This is a design & research project that I did in summer 2019 when I was interning at Zhangzhoujie Digital Lab in Shanghai. I researched and designed generative furnitures using Rhino & Grasshopper. I spend the two months experimenting form-finding methods, exploring fabrication techniques and creating digital and physical assets for the lab. 
I learnt a lot from Zhangzhoujie, his practice, and my friends and colleagues. As an intern, I was fortunate and privileged enough to be given a lot of creative freedom in the process.

All the Images shown here are created under the guidance and supervision of Mr. Zhangzhoujie. The Copyrights of these images and scripts belong to Zhangzhoujie Digital Lab and ENDLESS FORM. This project is for employers' view only.

About Zhangzhoujie
Zhangzhoujie's work is known for being independent, experimental and futuristic. Zhang believes that objects in the digital world can grow and morph much like things found in nature, and he is dedicated to discovering and exploring the methods within these transformations. His work mainly focuses on the simplicity of logic, variety and unpredictability, which is based on his understanding of nature.
His collections have been exhibited widely around the world and selected by museums as well as individual collectors. His work has appeared in mainstream media such as Wallpaper*, the New York Times, and Vogue.
Project 1: Algorithmic form-finding of Tables and End tables, Diamond series 
The first project I had was to find forms, both manually and algorithmic-ally, of end tables.   I first studied the previous models designed and generated in the lab. My goal was to come up with designs that fit the visual language of the lab.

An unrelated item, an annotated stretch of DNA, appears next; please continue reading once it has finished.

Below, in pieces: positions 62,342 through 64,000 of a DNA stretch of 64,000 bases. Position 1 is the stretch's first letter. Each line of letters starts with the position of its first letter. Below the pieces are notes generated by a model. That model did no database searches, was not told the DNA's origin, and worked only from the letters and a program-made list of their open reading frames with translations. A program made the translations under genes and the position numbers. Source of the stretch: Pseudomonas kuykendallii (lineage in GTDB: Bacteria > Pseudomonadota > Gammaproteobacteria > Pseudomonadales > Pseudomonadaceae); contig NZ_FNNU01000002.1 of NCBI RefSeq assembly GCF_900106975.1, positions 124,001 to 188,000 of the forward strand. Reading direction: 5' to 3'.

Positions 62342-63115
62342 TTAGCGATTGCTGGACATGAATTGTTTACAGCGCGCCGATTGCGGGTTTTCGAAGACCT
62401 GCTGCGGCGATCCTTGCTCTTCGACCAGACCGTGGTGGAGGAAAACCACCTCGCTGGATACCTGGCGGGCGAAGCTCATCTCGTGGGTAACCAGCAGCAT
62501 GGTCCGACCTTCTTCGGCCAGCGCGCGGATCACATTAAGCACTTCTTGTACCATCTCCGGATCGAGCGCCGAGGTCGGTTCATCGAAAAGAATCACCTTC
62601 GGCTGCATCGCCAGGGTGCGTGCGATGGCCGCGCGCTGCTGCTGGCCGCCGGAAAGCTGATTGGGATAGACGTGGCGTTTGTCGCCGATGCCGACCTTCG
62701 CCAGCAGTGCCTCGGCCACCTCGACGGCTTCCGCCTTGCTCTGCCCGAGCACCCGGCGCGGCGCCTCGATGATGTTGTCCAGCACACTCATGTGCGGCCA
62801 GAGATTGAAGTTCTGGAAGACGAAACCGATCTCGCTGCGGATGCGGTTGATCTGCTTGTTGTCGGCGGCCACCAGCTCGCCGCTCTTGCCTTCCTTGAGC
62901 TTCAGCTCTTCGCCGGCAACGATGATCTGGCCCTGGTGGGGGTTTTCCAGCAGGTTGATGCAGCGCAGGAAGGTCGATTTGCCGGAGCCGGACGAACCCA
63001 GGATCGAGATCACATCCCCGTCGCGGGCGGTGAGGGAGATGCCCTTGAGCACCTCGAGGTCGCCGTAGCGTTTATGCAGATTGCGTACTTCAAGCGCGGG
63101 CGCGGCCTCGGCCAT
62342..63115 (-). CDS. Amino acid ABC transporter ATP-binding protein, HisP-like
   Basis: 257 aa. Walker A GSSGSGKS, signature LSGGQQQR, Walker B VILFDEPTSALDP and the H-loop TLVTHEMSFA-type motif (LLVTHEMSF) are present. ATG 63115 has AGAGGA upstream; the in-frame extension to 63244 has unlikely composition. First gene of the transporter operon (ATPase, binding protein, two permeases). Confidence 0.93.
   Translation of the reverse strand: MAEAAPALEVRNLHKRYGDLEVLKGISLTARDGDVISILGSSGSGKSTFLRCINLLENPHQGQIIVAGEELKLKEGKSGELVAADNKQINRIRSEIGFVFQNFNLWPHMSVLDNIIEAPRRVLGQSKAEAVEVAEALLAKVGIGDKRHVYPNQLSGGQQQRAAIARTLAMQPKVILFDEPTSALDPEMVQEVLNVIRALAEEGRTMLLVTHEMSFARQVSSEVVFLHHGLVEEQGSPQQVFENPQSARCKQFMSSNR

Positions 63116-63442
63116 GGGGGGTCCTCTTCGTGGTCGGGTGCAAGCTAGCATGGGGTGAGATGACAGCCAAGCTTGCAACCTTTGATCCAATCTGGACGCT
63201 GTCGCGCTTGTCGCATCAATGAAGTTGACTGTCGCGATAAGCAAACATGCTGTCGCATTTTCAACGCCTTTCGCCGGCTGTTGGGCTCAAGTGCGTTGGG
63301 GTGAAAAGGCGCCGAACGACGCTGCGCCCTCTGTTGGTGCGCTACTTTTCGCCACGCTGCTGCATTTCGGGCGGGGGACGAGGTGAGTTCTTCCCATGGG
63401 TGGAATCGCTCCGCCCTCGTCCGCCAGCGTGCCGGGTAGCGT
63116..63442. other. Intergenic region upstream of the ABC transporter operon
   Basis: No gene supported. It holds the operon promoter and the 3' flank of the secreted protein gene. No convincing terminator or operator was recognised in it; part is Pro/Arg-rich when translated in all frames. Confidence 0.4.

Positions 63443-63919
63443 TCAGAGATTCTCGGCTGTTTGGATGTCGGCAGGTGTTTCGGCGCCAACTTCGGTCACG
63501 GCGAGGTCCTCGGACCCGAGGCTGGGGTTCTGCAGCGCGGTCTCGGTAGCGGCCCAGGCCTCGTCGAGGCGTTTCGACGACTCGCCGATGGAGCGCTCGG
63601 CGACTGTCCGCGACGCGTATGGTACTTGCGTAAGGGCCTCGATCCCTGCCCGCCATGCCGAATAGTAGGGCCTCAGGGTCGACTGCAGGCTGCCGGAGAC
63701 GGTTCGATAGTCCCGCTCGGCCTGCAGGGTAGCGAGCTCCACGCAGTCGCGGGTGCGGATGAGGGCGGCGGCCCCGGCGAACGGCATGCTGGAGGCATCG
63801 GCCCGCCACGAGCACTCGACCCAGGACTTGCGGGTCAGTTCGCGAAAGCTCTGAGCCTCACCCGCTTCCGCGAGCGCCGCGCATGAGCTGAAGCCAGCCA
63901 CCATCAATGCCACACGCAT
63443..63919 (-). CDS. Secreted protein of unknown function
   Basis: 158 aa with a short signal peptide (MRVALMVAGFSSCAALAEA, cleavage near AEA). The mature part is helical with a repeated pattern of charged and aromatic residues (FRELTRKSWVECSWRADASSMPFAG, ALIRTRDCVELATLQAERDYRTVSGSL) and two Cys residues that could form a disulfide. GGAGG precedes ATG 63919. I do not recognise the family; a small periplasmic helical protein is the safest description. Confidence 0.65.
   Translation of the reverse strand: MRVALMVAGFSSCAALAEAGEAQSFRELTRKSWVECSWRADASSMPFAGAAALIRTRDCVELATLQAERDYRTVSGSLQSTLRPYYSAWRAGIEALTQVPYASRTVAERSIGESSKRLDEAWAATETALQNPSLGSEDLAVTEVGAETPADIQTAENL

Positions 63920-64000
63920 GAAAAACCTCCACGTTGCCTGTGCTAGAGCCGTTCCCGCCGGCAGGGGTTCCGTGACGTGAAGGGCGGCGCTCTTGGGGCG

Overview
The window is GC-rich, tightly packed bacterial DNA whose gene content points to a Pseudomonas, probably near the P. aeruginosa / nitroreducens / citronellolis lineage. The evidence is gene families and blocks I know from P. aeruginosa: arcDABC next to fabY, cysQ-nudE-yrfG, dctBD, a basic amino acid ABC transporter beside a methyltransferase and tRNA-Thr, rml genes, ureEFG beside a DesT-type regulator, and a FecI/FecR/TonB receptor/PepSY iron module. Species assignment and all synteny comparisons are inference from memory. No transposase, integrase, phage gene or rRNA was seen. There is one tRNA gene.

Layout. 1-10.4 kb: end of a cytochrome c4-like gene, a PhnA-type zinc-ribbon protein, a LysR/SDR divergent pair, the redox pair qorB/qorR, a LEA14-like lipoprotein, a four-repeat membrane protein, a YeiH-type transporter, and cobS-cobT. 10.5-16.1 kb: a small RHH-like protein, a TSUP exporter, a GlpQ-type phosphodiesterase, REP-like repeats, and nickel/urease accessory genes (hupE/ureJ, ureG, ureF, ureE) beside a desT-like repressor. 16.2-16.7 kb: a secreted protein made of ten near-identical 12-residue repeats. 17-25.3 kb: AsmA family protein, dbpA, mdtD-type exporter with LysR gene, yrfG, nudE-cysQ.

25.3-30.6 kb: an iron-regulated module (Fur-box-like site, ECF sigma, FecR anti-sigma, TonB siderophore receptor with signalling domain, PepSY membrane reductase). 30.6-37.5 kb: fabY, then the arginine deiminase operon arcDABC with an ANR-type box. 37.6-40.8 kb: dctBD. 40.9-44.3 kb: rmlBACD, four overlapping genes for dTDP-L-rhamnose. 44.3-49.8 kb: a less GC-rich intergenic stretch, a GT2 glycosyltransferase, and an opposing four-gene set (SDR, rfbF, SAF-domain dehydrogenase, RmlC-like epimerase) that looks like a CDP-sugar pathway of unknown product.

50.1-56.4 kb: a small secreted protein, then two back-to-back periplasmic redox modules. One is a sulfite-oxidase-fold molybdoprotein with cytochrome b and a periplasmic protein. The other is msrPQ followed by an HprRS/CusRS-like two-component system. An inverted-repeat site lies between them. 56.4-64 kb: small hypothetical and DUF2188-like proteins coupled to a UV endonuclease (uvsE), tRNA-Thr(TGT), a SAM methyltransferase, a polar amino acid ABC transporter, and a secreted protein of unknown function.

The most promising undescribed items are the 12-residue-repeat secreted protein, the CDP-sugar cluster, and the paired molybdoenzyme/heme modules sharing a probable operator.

Stage One: Basic Form Testing
I started by exploring the basic forms of the tables, categorizing them by the shape of both the table top and the table base. For instance, the top can be round while the bottom is a square; top is square and bottom is circle, etc. I made 4 categories: round to round, square to square, round to square, square to round. In each category I designed 5 types, then made iterations of those different types. I used Rhino to quickly model and test the basic forms to understand proportions, shapes to inspire later design.

Stage two: Discovering surface forms using control points​​​​​​​
For the second stage, I experimented with surface form-finding using control points. I These surface forms become the starting geometry for later panelization, which is the major stylist element of Zhangzhoujie's works. 
The simple script turns any surface into triangular panels

I chose my favorite iterations and make them to be more finished products. These forms I arrived are characterized by the sub-layer in the middle, which can be used for storage.
My final designs

Stage three: Using scripts to modify the original design
After going "wild" with some ideas in stage two, my colleagues told me go back to learn more about the original design. So I studied the model of Zhangzhoujie's original design, and used grasshopper and designed scripts that can generative similar versions of the original design. I let algorithms run randomly to vary the parameters and alter the overall form of the original design. However, some results didn't turn out well. 
Zhangzhoujie's Original Designs
I wrote a script that can parametrically control the form of the end-table. (From left to right: Height, Rotation, Profile Size, Sub-divison density)